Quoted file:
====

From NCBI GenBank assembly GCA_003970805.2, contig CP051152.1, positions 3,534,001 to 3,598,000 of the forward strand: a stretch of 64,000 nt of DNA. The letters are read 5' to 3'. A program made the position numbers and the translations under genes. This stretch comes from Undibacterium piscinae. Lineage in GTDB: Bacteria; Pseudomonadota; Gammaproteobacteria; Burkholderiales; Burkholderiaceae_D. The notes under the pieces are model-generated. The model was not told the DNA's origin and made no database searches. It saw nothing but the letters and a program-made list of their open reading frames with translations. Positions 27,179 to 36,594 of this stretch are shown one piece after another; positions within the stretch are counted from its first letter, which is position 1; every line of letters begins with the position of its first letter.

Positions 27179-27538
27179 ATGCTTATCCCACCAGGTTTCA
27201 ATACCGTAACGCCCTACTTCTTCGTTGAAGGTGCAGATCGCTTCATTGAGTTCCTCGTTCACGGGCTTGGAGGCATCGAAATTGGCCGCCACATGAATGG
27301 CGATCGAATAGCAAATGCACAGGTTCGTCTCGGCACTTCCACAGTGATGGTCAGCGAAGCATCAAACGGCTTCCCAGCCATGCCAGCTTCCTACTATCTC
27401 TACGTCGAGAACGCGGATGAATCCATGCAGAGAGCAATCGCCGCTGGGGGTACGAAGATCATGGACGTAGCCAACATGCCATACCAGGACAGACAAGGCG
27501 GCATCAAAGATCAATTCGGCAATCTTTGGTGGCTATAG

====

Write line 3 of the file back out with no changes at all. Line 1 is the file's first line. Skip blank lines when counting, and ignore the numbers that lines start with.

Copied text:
27179 ATGCTTATCCCACCAGGTTTCA